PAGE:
Posted: 8/24/18 at 1:00pm. Column by Ed Jordan.
Is the title of this column a lark?
Is it ever good to be poor by the typical definition—to be totally “broke” financially? There might be a rare time when that would be beneficial, but we certainly don’t want to live that way by choice.
Is this verse talking about finances, or is it talking about some other kind of emptiness?
Actually the verse clarifies its own true meaning. Matthew 5:3 (ESV) states: “Blessed are the poor in spirit, for theirs is the kingdom of heaven.”
It is so interesting that the starting point for entering and living in the Kingdom of God is to be “poor in spirit,” meaning to have humility and awareness that we desperately need God in our lives.
Since the “blessed life” is a life lived with God in the Kingdom of God, the starting point is for a person to recognize their absolute need for God. It sounds rather simplistic, but we often overlook the obvious or simple things.
If a person does not know they are thirsty, they can easily become dehydrated and be unaware of it until it becomes life-threatening. Thirst is a blessing, if we heed the symptoms and drink water to rehydrate our bodies.
Sometimes people misinterpret thirst as hunger and will eat in an attempt to satisfy the empty feeling. It makes us feel better to eat, but we are still thirsty and dehydrated. The body needs water. It is a simple thing to understand, but we frequently are still under-hydrated.
People need to realize that their lives need God—before they will seek God and ask God to fill them up with living water (John 7:37-39). If we don’t realize that humans need God to fill the emptiness in our lives, then we probably won’t seek God to meet that need.
Few of us go to a dentist just for enjoyment; we go to the dentist when we are aware of something that is wrong in our teeth or gums. When it hurts to eat, then we decide to go to a dentist to take care of the source of the pain.
We are not unlike that in our relationship with God. Many people only seek God after they have tried everything else, and none of it has worked to fix the problem.
It is when our stomach is empty that we seek out food. It is when our pocket and bank account are empty that we seek a new job.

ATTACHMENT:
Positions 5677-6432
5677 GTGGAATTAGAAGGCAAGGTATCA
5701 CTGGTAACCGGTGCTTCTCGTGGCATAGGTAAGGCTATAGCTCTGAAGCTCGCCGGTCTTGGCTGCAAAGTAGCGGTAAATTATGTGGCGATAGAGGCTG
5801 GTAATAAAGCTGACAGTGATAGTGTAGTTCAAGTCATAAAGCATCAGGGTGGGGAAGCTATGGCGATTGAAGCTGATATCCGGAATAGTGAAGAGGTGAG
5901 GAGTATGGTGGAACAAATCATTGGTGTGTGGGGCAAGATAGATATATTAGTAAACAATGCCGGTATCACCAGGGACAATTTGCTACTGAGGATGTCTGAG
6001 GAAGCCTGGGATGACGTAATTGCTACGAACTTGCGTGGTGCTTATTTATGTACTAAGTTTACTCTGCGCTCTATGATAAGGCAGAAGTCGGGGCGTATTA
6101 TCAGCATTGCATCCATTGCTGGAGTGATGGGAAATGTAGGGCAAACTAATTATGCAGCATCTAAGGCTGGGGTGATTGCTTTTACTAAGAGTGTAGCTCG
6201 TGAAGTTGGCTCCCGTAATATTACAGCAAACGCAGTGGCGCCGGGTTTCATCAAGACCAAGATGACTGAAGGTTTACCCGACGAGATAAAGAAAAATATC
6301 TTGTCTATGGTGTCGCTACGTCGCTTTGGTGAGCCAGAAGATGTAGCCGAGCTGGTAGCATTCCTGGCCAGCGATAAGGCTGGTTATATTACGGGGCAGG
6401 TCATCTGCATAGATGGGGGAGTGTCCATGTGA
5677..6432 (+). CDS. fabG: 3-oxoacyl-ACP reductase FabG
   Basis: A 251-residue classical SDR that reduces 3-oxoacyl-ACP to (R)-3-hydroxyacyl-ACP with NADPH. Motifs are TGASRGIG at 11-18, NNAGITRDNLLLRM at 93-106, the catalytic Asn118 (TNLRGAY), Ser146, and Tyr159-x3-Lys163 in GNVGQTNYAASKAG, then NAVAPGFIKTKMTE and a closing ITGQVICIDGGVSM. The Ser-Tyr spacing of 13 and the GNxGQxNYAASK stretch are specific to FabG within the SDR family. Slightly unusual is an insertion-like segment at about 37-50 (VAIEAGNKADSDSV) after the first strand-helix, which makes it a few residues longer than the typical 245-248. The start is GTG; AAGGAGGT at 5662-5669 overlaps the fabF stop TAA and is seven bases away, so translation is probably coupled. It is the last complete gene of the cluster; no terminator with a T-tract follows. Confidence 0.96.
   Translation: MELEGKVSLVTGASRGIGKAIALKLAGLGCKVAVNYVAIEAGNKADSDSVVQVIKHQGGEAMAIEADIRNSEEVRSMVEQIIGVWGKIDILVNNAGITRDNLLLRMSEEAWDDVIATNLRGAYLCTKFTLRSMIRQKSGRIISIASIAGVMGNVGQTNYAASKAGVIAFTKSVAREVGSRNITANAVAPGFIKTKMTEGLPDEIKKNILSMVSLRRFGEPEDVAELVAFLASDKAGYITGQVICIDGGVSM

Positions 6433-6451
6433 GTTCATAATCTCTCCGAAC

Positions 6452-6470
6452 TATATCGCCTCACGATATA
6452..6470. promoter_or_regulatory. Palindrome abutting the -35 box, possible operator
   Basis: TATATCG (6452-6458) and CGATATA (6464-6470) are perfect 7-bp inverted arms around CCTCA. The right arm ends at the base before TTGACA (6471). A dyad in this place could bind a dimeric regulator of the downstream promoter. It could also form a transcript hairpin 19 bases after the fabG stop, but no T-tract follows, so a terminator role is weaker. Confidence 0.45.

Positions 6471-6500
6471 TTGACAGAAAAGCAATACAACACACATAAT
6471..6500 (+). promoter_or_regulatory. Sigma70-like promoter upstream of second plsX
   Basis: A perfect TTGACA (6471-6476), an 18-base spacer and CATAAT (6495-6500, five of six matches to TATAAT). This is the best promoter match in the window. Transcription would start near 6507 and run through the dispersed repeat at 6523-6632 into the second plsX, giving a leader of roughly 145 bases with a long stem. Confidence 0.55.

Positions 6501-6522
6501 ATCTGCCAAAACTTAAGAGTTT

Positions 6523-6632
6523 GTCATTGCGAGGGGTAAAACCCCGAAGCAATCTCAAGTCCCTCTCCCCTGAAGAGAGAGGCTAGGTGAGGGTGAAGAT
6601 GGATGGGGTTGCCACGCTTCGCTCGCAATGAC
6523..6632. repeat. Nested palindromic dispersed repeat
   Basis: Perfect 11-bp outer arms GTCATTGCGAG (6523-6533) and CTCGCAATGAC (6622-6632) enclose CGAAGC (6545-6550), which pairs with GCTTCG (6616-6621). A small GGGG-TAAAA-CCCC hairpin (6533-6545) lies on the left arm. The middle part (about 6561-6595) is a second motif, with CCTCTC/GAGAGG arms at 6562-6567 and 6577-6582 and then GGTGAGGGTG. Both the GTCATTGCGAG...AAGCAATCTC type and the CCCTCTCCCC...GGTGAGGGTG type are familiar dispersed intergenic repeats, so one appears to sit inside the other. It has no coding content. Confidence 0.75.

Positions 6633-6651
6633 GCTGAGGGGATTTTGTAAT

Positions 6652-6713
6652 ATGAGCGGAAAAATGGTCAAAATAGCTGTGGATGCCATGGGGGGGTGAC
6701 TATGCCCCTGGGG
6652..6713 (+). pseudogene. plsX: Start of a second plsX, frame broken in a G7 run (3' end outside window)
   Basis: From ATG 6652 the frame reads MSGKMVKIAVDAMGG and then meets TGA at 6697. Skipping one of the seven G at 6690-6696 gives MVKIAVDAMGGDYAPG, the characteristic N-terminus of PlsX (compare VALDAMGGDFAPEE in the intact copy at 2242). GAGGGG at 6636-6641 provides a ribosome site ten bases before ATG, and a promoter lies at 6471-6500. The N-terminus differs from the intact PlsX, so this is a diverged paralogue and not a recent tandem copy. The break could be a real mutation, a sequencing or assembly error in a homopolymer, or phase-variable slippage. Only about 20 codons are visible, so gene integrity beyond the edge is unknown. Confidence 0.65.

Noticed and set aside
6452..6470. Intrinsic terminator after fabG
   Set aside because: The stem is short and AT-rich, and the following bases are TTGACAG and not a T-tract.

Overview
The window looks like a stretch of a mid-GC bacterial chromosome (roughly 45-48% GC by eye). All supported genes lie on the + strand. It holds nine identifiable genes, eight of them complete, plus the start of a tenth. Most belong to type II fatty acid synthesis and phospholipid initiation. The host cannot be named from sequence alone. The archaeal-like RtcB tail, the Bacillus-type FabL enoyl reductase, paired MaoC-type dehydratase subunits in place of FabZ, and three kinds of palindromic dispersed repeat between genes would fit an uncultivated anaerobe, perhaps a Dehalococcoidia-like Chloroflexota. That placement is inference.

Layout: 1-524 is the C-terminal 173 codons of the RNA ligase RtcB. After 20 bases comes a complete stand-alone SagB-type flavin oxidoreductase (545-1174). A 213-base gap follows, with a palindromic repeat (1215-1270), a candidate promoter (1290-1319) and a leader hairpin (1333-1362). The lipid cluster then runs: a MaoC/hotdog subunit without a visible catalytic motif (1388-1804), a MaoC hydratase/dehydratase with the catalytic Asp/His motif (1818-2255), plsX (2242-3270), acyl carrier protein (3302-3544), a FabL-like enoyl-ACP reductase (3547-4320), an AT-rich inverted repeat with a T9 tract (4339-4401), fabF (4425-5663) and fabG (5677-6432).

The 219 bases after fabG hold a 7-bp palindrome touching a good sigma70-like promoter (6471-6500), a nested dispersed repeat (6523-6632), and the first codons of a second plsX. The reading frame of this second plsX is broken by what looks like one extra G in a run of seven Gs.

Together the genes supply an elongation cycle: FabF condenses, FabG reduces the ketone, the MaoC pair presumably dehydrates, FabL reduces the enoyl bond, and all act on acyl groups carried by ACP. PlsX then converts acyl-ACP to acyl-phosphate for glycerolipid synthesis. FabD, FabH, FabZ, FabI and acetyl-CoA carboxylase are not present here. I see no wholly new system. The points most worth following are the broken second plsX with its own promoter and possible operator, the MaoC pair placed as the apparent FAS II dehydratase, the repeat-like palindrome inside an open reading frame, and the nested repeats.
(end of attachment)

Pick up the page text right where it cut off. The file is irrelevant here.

It is when our spirit is empty that we seek out God. It is when we realize that we are in need that God’s offer of meeting the need is acceptable to us.
This may seem strange, but it happens in our marriages all the time. We take our mates for granted. We rarely focus upon their worth until they are out of town, or gone, or divorcing us.
Blessed people are people who live each day recognizing how needy they are for God. People full of pride ridicule such a viewpoint; they think it depicts weakness. But in recognizing how much we need God, we demonstrate maturity and wisdom.
Each of us is one heartbeat away from death. Do you control your heartbeat? No. If an artery ruptures, a person bleeds out. We need God. God keeps our physical bodies working, our lungs breathing, our heart pumping, and our kidneys functioning. God keeps our minds focused on the right things and instills good values into us.
We need God’s advice on decisions we make which can change the course of our lives. We need God’s forgiveness to have our guilt removed. We need God’s power living within us to say “no” to temptations, to say “yes” to doing God’s will, to give us the power to love others, and to give us the power to live the way God tells us to live.
We can’t enter the Kingdom of God without God, nor can we live as citizens of God’s kingdom, without God’s power. But happy and blessed are those who know that they need God; theirs is the Kingdom of God. They experience God every day!